Gray wolves finally caught a break last week when an overflow crowd gave testimony and provided 2,600 comments to the California Fish and Game Commission in Ventura. The commissioners voted to delay their decision on extending Endangered Species Act protection to gray wolves for an additional 90 days, according to a press release from Center for Biological Diversity.
“This is a huge victory for gray wolves who are clearly trying to return to California where they lived for generations,” said Amaroq Weiss, West Coast wolf organizer for the Center. “It gives me great hope that rather than simply rubber-stamping the state’s recommendation not to protect wolves, the commissioners wisely decided to take a broader look at making sure wolves get a chance to recover here. I think the Commission realizes that’s what’s right, that’s what Californians want and that’s what the law says.”
On the federal level, wolves, a species that was pushed to the brink of extinction in the mid-70’s, have been under attack since 2011 when the US Fish and Wildlife Service began removing ESA safeguards and delisting them as state management plans were being created.
Far too often, say wildlife conservationists, decisions relating to wolves as top apex predators in their ecosystems are based on political pressures and flawed science without a clear understanding of the beneficial role they play in every aspect from controlling deer and elk populations to having an influence on the flow of rivers.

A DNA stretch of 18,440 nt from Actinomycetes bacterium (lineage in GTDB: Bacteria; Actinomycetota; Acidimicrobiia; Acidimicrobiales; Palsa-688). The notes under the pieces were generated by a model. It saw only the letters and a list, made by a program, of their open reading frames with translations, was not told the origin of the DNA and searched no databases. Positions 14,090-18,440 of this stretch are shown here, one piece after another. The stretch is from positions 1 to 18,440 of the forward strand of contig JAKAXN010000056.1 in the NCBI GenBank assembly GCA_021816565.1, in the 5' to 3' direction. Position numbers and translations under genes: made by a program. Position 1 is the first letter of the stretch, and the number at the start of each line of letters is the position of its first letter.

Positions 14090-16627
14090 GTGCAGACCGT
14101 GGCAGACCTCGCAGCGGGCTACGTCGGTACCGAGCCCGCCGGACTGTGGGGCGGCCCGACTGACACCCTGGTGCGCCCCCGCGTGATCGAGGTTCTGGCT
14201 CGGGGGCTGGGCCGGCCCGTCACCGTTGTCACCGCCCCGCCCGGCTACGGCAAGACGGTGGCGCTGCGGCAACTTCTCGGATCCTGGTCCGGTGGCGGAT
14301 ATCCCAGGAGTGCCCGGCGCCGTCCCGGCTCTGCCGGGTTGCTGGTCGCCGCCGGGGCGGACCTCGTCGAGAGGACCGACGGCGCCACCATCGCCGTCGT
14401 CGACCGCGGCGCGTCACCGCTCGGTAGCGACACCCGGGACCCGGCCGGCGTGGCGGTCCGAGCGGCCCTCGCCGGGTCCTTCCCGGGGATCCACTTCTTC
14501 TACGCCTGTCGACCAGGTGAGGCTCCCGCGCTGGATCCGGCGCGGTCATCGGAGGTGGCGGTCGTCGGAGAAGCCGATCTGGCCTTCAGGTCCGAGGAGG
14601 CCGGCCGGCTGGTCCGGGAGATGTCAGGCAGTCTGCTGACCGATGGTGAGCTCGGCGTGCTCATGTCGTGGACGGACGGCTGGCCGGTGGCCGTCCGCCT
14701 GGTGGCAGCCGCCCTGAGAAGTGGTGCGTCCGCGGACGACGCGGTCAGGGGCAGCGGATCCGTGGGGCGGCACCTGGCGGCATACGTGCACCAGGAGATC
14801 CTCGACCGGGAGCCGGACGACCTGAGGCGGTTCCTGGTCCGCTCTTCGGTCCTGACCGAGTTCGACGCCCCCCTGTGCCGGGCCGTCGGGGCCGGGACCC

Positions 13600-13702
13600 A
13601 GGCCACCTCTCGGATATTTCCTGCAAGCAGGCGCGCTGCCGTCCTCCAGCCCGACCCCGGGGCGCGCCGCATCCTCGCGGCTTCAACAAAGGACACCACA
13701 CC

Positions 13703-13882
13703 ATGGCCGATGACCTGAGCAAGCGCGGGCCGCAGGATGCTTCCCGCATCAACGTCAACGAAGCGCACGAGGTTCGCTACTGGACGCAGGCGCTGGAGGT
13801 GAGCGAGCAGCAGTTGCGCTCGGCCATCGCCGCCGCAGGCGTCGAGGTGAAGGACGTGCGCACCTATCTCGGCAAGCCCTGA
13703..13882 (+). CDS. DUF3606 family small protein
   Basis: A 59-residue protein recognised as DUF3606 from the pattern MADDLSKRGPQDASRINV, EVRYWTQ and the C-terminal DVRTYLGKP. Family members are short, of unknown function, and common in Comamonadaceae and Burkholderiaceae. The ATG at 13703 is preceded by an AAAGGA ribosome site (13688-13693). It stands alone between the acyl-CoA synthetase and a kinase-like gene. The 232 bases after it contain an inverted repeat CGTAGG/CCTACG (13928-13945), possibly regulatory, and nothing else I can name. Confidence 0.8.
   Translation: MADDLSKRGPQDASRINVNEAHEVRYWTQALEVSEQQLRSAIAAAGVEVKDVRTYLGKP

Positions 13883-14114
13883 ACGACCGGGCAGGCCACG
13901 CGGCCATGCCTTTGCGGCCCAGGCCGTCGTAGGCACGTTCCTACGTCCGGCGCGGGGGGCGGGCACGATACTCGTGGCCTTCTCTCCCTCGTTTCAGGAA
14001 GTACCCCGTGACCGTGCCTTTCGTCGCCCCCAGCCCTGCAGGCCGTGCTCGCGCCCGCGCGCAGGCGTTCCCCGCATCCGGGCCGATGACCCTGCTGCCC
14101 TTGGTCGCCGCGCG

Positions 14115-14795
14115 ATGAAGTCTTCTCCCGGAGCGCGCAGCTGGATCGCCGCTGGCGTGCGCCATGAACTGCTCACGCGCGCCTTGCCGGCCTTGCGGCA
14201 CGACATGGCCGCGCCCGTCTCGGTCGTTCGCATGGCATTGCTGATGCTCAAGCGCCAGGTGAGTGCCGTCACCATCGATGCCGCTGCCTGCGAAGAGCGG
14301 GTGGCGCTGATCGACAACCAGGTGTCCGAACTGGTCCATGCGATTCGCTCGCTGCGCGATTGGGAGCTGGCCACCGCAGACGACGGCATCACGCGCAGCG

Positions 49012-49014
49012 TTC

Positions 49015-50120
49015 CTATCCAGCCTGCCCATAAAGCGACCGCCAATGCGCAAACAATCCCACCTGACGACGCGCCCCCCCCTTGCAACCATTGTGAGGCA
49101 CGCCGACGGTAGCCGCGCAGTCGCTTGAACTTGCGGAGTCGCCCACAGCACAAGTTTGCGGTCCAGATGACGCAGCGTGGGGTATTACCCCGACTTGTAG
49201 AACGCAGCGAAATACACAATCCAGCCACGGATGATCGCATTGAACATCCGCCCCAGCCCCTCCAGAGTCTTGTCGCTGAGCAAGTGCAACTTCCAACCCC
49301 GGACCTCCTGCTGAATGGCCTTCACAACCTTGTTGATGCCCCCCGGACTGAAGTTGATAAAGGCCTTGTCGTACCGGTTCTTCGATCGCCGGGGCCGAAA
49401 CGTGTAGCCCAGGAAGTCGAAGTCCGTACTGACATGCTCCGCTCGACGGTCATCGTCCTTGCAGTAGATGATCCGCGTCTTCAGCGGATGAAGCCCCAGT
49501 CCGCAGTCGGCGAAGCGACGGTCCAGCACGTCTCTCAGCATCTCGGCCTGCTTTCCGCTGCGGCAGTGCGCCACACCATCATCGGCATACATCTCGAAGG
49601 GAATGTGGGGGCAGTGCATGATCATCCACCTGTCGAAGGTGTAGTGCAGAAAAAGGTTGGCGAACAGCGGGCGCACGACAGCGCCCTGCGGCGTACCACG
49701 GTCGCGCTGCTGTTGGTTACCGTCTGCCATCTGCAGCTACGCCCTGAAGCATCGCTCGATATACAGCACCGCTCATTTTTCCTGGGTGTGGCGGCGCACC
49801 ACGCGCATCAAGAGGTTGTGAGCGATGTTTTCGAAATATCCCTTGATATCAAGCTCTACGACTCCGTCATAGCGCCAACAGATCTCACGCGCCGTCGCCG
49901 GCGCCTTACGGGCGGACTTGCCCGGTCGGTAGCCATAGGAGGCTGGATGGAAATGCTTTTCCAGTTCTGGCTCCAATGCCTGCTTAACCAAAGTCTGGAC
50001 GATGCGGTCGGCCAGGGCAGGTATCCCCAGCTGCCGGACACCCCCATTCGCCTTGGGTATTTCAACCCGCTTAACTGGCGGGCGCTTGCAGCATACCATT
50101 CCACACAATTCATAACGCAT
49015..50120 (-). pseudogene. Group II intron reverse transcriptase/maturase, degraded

There is a rare, but extraordinary influence on rivers caused by the presence of wolves in the ecosystem. It is called a Trophic Cascade, which is explained by George Monbiot, in a YouTube video featured by National Geographic.
When wolves are reintroduced to an area it causes deer and elk populations to avoid places where they could easily be trapped. Over time, it allows regeneration of vegetation and trees attracting more wildlife back into the regions that play critical roles in healthy riparian habitats.
Moreover, strong wolf populations are clearly important for economic reasons.
Yellowstone National Park disperses $70 million a year into the surrounding Northern Rockies communities from wildlife tourism, of which wolves are a vital attraction.
The California Fish and Game Commission’s decision to delay action on the protection of gray wolves last week is a victory, but it will also give more time for ranchers to weigh in on the debate.
“It’s important to understand that regulatory actions like those discussed today are not a substitute for state protections for wolves,” said Weiss. “There’s no doubt the wolf meets the listing criteria. The commissioners don’t have the discretion to acknowledge that then to create a special fix just because this is a controversial species. They must follow the law.”
The comment period has been reopened and another public hearing will be held June 4 at the Northern California town of Fortuna.